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Serious altitude illness in travelers who visited a pre-travel clinic.
J Travel Med. 2014 Nov-Dec; 21(6):403-9.JT

Abstract

BACKGROUND

Few data are available on the incidence and predictors of serious altitude illness in travelers who visit pre-travel clinics. Travel health consultants advise on measures to be taken in case of serious altitude illness but it is not clear if travelers adhere to these recommendations.

METHODS

Visitors to six travel clinics who planned to travel to an altitude of ≥3,000 m were asked to complete a diary from the first day at 2,000 m until 3 days after reaching the maximum sleeping altitude. Serious altitude illness was defined as having symptoms of serious acute mountain sickness (AMS score ≥ 6) and/or cerebral edema and/or pulmonary edema.

RESULTS

The incidence of serious altitude illness in the 401 included participants of whom 90% reached ≥4,000 m, was 35%; 23% had symptoms of serious AMS, 25% symptoms of cerebral edema, and 13% symptoms of pulmonary edema. Independent predictors were young age, the occurrence of dark urine, travel in South America or Africa, and lack of acclimatization between 1,000 and 2,500 m. Acetazolamide was brought along by 77% of the responders of whom 41% took at least one dose. Of those with serious altitude illness, 57% had taken at least one dose of acetazolamide, 20% descended below 2,500 m on the same day or the next, and 11% consulted a physician.

CONCLUSIONS

Serious altitude illness was a very frequent problem in travelers who visited pre-travel clinics. Young age, dark urine, travel in South America or Africa, and lack of acclimatization nights at moderate altitude were independent predictors. Furthermore, we found that seriously ill travelers seldom followed the advice to descend and to visit a physician.

Authors+Show Affiliations

Department of Environment, GGD Hart voor Brabant, 's-Hertogenbosch, The Netherlands; Department of Clinical Sciences, Institute of Tropical Medicine, Antwerp, Belgium.No affiliation info availableNo affiliation info availableNo affiliation info available

Pub Type(s)

Journal Article

Language

eng

PubMed ID

25238200

Citation

Croughs, Mieke, et al. "Serious Altitude Illness in Travelers Who Visited a Pre-travel Clinic." Journal of Travel Medicine, vol. 21, no. 6, 2014, pp. 403-9.
Croughs M, Van Gompel A, Rameckers S, et al. Serious altitude illness in travelers who visited a pre-travel clinic. J Travel Med. 2014;21(6):403-9.
Croughs, M., Van Gompel, A., Rameckers, S., & Van den Ende, J. (2014). Serious altitude illness in travelers who visited a pre-travel clinic. Journal of Travel Medicine, 21(6), 403-9. https://doi.org/10.1111/jtm.12160
Croughs M, et al. Serious Altitude Illness in Travelers Who Visited a Pre-travel Clinic. J Travel Med. 2014 Nov-Dec;21(6):403-9. PubMed PMID: 25238200.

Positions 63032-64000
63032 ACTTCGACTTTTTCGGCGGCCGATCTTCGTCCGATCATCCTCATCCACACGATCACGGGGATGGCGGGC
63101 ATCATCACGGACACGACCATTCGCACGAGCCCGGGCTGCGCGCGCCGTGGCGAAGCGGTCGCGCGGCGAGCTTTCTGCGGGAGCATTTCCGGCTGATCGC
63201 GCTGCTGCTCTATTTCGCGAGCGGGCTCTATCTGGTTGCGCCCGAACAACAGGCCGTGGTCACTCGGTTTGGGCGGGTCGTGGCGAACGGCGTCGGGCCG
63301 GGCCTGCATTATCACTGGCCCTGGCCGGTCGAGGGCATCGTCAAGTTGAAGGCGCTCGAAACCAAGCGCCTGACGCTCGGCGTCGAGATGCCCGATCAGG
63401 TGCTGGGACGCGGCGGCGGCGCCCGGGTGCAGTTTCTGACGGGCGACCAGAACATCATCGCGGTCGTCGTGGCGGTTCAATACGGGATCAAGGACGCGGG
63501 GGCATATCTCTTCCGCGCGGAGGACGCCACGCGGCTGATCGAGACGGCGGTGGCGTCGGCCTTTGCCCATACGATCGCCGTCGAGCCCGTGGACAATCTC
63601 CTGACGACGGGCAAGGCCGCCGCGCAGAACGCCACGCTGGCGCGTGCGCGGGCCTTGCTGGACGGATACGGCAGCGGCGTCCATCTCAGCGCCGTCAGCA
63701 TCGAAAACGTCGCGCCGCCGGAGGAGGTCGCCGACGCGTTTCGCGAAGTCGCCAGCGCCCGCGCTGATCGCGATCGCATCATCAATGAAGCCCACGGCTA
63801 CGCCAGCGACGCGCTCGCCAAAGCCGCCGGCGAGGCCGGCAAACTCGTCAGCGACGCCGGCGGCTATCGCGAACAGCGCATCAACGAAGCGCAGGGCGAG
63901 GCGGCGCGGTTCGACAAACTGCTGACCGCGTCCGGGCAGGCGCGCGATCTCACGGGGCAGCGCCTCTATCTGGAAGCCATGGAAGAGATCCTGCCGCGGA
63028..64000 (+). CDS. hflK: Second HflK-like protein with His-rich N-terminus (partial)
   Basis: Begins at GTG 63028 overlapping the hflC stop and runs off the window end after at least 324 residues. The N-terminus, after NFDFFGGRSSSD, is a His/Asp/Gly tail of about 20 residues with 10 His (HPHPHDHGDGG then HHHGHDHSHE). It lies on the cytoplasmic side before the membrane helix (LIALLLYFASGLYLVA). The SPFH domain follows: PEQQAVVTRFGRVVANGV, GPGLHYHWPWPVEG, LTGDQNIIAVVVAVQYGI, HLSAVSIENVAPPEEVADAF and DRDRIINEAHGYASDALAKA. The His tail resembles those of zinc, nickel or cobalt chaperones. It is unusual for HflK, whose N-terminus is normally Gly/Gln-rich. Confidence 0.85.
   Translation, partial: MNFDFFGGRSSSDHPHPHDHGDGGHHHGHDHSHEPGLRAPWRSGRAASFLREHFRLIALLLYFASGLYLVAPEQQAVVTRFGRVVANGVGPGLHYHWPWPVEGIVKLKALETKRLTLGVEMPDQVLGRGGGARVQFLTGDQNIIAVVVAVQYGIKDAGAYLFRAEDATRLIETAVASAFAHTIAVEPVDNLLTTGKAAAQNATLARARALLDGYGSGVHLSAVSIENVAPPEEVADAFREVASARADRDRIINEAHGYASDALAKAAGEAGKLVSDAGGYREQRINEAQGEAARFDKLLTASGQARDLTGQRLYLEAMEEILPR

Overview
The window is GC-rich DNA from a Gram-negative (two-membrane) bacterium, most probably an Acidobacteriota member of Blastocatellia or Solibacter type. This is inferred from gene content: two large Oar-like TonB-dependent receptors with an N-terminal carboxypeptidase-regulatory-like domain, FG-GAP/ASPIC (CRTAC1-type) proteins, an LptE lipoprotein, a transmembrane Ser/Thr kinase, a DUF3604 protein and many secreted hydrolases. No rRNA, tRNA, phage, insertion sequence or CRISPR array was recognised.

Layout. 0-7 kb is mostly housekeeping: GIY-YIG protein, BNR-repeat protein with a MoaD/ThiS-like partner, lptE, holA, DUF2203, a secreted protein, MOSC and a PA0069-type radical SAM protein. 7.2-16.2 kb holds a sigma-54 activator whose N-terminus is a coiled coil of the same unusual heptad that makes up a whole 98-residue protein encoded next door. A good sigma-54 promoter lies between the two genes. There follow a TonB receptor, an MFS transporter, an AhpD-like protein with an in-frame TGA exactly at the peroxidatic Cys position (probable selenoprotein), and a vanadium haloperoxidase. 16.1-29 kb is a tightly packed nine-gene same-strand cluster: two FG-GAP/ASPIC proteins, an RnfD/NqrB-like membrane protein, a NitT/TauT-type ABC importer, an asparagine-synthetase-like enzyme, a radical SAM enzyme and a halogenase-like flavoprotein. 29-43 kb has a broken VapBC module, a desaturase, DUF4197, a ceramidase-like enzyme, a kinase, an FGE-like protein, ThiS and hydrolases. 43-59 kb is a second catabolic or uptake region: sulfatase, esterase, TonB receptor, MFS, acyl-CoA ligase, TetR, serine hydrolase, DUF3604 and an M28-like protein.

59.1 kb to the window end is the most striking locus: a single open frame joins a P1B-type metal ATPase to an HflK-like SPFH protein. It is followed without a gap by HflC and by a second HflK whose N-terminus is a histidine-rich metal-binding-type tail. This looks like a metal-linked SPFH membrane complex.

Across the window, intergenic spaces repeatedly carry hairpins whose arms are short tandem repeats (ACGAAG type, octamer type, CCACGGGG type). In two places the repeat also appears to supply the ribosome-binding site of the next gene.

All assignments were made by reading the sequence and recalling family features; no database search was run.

* Article titles in AMA citation format should be in sentence-case
TY - JOUR T1 - Serious altitude illness in travelers who visited a pre-travel clinic. AU - Croughs,Mieke, AU - Van Gompel,Alfons, AU - Rameckers,Sarah, AU - Van den Ende,Jef, Y1 - 2014/09/19/ PY - 2014/04/16/received PY - 2014/06/29/revised PY - 2014/07/15/accepted PY - 2014/9/20/entrez PY - 2014/9/23/pubmed PY - 2015/7/2/medline SP - 403 EP - 9 JF - Journal of travel medicine JO - J Travel Med VL - 21 IS - 6 N2 - BACKGROUND: Few data are available on the incidence and predictors of serious altitude illness in travelers who visit pre-travel clinics. Travel health consultants advise on measures to be taken in case of serious altitude illness but it is not clear if travelers adhere to these recommendations. METHODS: Visitors to six travel clinics who planned to travel to an altitude of ≥3,000 m were asked to complete a diary from the first day at 2,000 m until 3 days after reaching the maximum sleeping altitude. Serious altitude illness was defined as having symptoms of serious acute mountain sickness (AMS score ≥ 6) and/or cerebral edema and/or pulmonary edema. RESULTS: The incidence of serious altitude illness in the 401 included participants of whom 90% reached ≥4,000 m, was 35%; 23% had symptoms of serious AMS, 25% symptoms of cerebral edema, and 13% symptoms of pulmonary edema. Independent predictors were young age, the occurrence of dark urine, travel in South America or Africa, and lack of acclimatization between 1,000 and 2,500 m. Acetazolamide was brought along by 77% of the responders of whom 41% took at least one dose. Of those with serious altitude illness, 57% had taken at least one dose of acetazolamide, 20% descended below 2,500 m on the same day or the next, and 11% consulted a physician. CONCLUSIONS: Serious altitude illness was a very frequent problem in travelers who visited pre-travel clinics. Young age, dark urine, travel in South America or Africa, and lack of acclimatization nights at moderate altitude were independent predictors. Furthermore, we found that seriously ill travelers seldom followed the advice to descend and to visit a physician. SN - 1708-8305 UR - https://www.unboundmedicine.com/medline/citation/25238200/Serious_altitude_illness_in_travelers_who_visited_a_pre_travel_clinic_ L2 - https://academic.oup.com/jtm/article-lookup/doi/10.1111/jtm.12160 DB - PRIME DP - Unbound Medicine ER -